The captain of luxury European cruise ship the Oriana told passengers staff “could not cope” after 300 people were struck by an outbreak of the winter vomiting bug during a tour of Christmas markets in Europe.Passengers, one of whom had described the trip as “a cruise to hell” disembarked the ship at 3.30am this morning.
During the tour, which took in the Christmas markets of Zeebrugge, Amsterdam, Copenhagen, Oslo and Hamburg, many were left furious after they reportedly had to queue for hours to see the ship’s doctor and were forced to endure the smell of vomit below deck.
They say there was a lack of food and toilet paper on board the Oriana following the outbreak of norovirus.
Passengers even threatened a “sit-in” protest when it returned to port in Southampton.
Chris Meadows, from Southampton, who attended a crisis meeting between the liners captain Thomas Lane and passengers, said the captain told travellers staff were struggling to cope.
He said: “The captain has admitted at the height of the outbreak the crew could not cope.
“We had a show of hands of how many people were affected, which was filmed by many of the passengers that attended the meeting.”
Large parts of the ship were closed off to avoid the virus spreading further while many passengers were forced to miss stop offs at cities including Amsterdam, Oslo and Hamburg,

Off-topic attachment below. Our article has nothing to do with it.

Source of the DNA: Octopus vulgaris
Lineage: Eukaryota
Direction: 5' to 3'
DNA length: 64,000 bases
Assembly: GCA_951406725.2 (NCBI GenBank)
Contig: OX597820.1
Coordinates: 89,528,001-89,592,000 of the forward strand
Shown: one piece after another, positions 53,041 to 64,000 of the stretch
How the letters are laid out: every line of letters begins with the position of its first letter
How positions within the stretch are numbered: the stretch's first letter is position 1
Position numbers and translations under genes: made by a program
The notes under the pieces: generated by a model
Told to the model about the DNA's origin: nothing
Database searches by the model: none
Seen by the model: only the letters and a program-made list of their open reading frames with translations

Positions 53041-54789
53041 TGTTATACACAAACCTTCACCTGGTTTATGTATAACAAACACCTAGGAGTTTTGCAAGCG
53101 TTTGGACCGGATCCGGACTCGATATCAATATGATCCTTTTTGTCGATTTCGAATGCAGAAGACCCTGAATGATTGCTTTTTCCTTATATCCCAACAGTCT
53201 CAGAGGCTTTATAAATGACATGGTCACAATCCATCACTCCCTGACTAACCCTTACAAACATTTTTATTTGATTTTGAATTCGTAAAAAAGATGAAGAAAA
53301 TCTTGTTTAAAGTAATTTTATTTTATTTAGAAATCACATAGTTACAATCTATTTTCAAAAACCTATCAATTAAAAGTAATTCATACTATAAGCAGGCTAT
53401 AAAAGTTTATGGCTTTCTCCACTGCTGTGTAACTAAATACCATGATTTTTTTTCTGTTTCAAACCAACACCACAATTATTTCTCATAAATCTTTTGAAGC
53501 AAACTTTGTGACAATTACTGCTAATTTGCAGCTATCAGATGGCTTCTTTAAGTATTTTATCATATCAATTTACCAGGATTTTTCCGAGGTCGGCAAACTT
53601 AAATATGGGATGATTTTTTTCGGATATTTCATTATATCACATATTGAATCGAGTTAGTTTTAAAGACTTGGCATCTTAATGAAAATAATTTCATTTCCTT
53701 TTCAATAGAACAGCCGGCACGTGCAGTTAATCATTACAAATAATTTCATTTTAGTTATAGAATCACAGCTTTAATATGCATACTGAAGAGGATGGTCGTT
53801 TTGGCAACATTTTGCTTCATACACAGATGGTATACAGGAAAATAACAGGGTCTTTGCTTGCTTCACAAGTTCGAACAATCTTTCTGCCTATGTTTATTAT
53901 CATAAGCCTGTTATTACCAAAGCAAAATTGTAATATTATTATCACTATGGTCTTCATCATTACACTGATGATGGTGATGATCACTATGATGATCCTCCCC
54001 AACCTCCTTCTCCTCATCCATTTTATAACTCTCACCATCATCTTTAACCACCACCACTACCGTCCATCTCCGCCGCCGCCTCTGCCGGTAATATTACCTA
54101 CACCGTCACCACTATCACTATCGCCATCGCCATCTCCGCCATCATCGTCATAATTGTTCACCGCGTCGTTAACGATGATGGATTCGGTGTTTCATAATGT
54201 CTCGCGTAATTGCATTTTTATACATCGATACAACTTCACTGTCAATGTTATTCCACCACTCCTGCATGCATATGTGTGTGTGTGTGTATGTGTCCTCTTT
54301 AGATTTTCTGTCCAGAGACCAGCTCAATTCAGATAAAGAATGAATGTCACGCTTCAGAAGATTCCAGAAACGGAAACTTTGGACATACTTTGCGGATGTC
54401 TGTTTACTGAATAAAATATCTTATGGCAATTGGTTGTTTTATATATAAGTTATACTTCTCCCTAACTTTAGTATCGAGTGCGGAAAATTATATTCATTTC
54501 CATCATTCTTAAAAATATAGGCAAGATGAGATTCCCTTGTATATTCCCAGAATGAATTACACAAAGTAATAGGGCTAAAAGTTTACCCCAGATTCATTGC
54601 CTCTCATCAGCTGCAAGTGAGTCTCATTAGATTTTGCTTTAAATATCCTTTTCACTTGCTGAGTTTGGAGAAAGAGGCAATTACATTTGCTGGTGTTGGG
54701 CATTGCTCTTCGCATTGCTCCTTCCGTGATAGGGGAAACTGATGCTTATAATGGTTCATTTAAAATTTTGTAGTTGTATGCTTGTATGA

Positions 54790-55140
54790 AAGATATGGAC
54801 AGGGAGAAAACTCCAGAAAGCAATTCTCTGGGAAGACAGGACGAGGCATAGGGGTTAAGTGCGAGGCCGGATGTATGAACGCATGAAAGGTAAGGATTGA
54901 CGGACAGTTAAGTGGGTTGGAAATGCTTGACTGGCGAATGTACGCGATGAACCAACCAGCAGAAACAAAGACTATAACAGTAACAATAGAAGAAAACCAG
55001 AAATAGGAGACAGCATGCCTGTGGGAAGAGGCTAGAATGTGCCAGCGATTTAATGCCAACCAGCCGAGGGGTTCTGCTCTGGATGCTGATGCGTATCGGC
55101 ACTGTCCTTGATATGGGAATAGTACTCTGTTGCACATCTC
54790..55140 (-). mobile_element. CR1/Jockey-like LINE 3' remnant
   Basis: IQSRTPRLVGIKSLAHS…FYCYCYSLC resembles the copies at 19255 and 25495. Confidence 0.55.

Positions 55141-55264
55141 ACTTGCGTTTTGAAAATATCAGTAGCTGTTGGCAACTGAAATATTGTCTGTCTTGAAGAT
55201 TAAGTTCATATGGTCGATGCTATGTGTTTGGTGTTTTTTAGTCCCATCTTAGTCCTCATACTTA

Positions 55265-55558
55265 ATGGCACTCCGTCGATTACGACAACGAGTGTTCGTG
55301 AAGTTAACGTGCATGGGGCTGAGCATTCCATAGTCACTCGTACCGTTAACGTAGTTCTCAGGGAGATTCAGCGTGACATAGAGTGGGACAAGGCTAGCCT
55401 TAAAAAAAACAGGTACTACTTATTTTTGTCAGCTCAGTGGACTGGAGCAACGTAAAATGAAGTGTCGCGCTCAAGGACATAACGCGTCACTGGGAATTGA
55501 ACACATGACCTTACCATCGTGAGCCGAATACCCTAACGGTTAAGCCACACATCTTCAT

One elderly female passenger said travellers were planning to protest as they disembarked the ship.
“We’re all respectable middle-class travellers of a certain age. I have never been on a protest in my life but this trip has infuriated me,” she told the Daily Mail.
P&O initially said the outbreak of norovirus had affected only nine passengers. However, this morning they confirmed 300 people had been sick with the bug.
Passengers, who paid up to £4,000-a-head for the 10-day Baltic tour, reported restaurants on the board the ship were operating only limited service during their stay.
The luxury liner’s owners Carnival UK have offered to waive fees for anyone who had to visit the on-board doctor and said a protest had not been staged.
Spokeswoman Carol Marlow said: “The number of people affected was at an unprecedented level but we did not put profits before health.”
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